The Public Square is where consensus is formed. By argument and debate differing opinions are expressed and tested; the consensus, pro-tem, is effectively the result of a popularity contest which may or may not reflect truth. (That is of little concern to a post-modern world where the definition of truth is the popular consensus!). If we do not participate we will not be heard. Perhaps understandably much of our contribution is seen as negative as we try to arrest the drift from Christian standards. Christians and the Church need also to be vocal in matters we stand for; the rescue of refugees from persecution, the protection of the weak and marginalised, the defence of the voiceless. There are many organisations promoting free speech, both Christian and secular. The Free Speech Union, for example, has an excellent careful analysis and commentary on the Joint Committee Report on the DOSB.
In practice extra-statutory consensus is given legal weight by precedent which is used to develop the application of law. That’s why it is so important to support those who, whether plaintiff or defendant, are involved in cases where religious liberty is at stake. Those who fight to uphold freedom of speech must surely be our allies and in need of our support and we of theirs. Valuable support came from irreverent comedians and other activists who made common cause with the defence in the Asher’s case for freedom of speech, and against compelled speech.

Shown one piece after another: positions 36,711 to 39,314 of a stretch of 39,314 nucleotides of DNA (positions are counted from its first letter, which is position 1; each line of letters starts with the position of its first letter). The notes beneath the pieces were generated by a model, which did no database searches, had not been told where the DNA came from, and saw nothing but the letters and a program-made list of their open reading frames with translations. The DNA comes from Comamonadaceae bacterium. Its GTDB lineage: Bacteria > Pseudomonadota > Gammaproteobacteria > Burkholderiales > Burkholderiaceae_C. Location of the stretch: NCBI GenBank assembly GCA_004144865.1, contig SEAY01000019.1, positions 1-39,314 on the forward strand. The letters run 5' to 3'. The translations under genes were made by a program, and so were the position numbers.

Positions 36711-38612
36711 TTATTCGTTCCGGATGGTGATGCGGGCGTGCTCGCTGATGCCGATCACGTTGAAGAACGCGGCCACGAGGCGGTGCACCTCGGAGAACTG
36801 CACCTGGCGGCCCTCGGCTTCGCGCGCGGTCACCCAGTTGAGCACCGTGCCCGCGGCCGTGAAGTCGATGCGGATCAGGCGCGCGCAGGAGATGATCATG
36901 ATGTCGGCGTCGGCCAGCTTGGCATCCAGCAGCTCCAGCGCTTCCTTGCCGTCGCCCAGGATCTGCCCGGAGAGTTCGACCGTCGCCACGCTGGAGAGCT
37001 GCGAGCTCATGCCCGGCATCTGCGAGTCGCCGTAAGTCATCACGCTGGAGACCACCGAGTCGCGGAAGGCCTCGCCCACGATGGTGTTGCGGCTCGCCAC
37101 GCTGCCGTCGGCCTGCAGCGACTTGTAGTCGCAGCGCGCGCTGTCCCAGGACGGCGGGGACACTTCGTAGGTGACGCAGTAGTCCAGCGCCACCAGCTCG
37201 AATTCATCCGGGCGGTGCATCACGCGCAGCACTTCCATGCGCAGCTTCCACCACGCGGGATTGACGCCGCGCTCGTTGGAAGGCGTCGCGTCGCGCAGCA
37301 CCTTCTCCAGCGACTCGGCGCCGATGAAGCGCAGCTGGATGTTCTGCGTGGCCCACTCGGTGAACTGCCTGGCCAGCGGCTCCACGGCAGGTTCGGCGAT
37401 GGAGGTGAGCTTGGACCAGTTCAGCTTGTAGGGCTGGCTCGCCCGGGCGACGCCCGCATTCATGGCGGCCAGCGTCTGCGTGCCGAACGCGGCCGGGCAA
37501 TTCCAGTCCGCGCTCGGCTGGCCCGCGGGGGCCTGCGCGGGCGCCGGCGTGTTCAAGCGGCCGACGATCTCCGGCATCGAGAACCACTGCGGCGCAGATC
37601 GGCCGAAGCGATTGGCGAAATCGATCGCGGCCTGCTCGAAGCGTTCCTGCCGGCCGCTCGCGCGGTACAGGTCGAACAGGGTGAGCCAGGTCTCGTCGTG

So what should mark our necessary engagement in the public square? Tim Keller said “the way to navigate such waters is still to follow the book of Proverbs’ prescription for your words. They must be honest, few, extremely well-crafted, usually calm, always aimed to edify (even when critical) and they must be accompanied with lots of silent listening.”
There is always the temptation to make one’s point rather than first listening to the divergent viewpoint. We may profoundly disagree with them, but listening to divergent views not only allows us to discern how we may expose their flaws, often through questioning, but it also exposes our own weaknesses and reveals how others see us. For example, we often learn much more by reading opinion pieces with which we disagree rather than those which reflect our natural habitat. The comfort of confirmation bias is not a good learning space! To quote the late rabbi Jonathan Sacks, “when you learn to listen to views different from your own, realizing that you are not threatened but enlarged, then you have discovered the life-changing idea of argument for the sake of heaven.”
As Christians we uphold truth, honesty, public righteousness and Gospel freedoms in the public square. We need to be humble but determined. We dare not allow ourselves to be the lukewarm cowed into submission, retreating into talking to ourselves in our own echo-chambers.
Jeremy Eves is a recently retired businessman. He is an elder in West Presbyterian Church, Bangor and serves on the Boards of a number of not-for-profit companies and charities.
Please note that the statements and views expressed in this article of those of the author and do not necessarily represent those of Contemporary Christianity.